WASHINGTON — As bells tolled across the country on Friday (Dec. 21) in memory of lives lost in Newtown, Conn., religious leaders gathered outside the Washington National Cathedral to push congregants and Congress to prevent further gun violence.
“Is the need for sensible gun control a religious issue?” asked Rabbi David Saperstein, director of the Religious Action Center of Reform Judaism. “Indeed it is, for our worship of guns is a form of idolatry.”
Saperstein was among 20 faith leaders who gathered outside the Washington landmark Friday to mark the one-week anniversary of the mass killing at the Newtown elementary school. They paused as the cathedral’s funeral bell tolled 28 times in memory of the 26 children and adults from Sandy Hook Elementary School, as well as the gunman and gunman’s mother, who also died.
Washington Episcopal Bishop Mariann Edgar Budde said prayer alone was not a sufficient response to the massacre.
“Now is also a time for us to show up in ways that will prevent such deaths in the future,” she said. “If we only pray and offer comfort now, and do not act, we are complicit in perpetuating the conditions that allow these crimes to occur.”
The National Council of Churches has declared Jan. 6 “Gun Violence Prevention Sunday,” and is providing its members with a tool kit of resources, said the Rev. Michael Livingston, former NCC president.
From mosques to Sikh temples, clergy are being encouraged to support gun control in their pulpits, send their sermons to newspapers and Congress and start interfaith community discussions to reduce bullying and address mental illness.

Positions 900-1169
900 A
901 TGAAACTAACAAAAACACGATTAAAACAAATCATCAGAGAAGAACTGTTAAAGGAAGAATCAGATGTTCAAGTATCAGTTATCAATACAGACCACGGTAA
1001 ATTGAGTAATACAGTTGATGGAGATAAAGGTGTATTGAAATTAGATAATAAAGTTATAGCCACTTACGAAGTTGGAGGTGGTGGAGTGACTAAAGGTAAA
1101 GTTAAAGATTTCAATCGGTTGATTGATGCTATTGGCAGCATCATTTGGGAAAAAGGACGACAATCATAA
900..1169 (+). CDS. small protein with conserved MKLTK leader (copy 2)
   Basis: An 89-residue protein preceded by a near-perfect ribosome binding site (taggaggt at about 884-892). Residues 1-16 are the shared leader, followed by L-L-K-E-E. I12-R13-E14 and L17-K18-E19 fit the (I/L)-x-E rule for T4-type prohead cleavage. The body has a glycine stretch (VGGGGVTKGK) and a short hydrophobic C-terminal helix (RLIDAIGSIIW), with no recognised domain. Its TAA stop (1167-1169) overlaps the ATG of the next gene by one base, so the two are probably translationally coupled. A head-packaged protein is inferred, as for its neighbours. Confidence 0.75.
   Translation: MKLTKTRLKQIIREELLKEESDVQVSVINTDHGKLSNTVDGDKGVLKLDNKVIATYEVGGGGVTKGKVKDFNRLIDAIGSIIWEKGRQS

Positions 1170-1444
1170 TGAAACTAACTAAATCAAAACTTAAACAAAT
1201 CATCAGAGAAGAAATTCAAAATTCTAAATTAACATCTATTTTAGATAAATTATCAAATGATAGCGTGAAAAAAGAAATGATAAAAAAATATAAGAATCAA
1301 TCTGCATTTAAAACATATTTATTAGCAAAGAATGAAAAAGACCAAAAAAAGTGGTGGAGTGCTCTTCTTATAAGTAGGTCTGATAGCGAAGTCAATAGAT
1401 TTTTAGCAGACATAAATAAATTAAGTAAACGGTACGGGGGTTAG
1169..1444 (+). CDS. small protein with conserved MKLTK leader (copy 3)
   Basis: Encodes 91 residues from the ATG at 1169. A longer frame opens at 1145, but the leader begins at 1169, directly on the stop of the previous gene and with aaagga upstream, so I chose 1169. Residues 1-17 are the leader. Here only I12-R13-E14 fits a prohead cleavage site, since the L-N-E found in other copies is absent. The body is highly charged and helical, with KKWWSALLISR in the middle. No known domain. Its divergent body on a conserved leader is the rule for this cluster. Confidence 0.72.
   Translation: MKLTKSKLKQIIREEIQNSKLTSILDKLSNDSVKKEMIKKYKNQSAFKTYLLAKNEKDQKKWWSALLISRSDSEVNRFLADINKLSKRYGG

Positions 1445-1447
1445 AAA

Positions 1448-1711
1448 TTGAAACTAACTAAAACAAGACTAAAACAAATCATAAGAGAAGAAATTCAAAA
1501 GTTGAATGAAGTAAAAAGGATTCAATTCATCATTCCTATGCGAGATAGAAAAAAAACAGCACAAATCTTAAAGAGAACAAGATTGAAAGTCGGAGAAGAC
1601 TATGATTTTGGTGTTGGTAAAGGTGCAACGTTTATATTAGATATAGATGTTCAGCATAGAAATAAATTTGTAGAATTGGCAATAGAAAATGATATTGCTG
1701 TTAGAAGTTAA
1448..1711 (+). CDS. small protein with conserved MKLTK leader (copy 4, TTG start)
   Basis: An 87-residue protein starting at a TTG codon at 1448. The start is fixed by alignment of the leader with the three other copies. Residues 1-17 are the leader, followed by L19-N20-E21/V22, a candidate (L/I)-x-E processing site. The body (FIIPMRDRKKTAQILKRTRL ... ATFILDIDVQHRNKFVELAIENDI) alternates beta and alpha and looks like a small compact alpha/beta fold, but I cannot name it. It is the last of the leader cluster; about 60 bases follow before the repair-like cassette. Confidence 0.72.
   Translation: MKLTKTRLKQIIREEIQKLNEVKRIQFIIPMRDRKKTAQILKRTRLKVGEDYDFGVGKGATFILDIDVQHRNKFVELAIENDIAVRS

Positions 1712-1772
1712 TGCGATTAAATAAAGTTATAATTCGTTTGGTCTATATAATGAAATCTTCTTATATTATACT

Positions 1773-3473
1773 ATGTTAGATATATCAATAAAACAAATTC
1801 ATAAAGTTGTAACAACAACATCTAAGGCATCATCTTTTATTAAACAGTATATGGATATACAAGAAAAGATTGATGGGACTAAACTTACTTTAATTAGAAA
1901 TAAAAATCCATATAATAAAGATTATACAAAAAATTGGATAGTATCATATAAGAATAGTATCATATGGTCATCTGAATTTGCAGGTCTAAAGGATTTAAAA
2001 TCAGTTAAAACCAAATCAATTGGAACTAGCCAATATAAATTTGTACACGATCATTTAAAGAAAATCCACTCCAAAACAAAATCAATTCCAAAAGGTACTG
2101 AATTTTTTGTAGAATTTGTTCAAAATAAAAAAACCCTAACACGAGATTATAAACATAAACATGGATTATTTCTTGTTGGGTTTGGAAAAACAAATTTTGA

In Connecticut, the shooting deaths have prompted several calls from clergy for parishioners to turn in their guns.
“I asked them to look at their lives, to purge themselves of the symbols of violence, not only guns but violent video games,” said the Rev. Sharon K. Gracen with Trinity Episcopal Church in Branford, Conn. “I asked them,’If you are a gun lover, is there anything that you love more? What would it take for you to give it up?’”
Evangelical and Jewish leaders are supporting initiatives by mayors to reduce illegal gun ownership. The Progressive National Baptist Convention will consider gun buy-back programs, said its president, the Rev. Carroll Baltimore.
In addition to calls for changes in laws — banning assault weapons, restricting ammunition sales and conducting stricter background checks — some are also calling for changes of heart.
“We need a conversion,” said the Rev. Richard Cizik, president of the New Evangelical Partnership for the Common Good. “American evangelicals need to be born again on this issue.”
On Friday, leaders of the U.S. Conference of Catholic Bishops issued a “call for action” on gun violence, telling lawmakers that “guns are too easily accessible” and calling for parents and producers of violent entertainment to acknowledge its negative effects.
Speaking outside the cathedral, retired Cardinal Theodore McCarrick said the unified response of faith officials reflects a national sense that “we can’t take it anymore” after previous massacres in Colorado, Wisconsin and Arizona.
“I think the religious leaders of our country have often said after these things we’ve got to do something, but now there have been too many of them,” he said. “We have reached a moment that we cannot wait anymore.”
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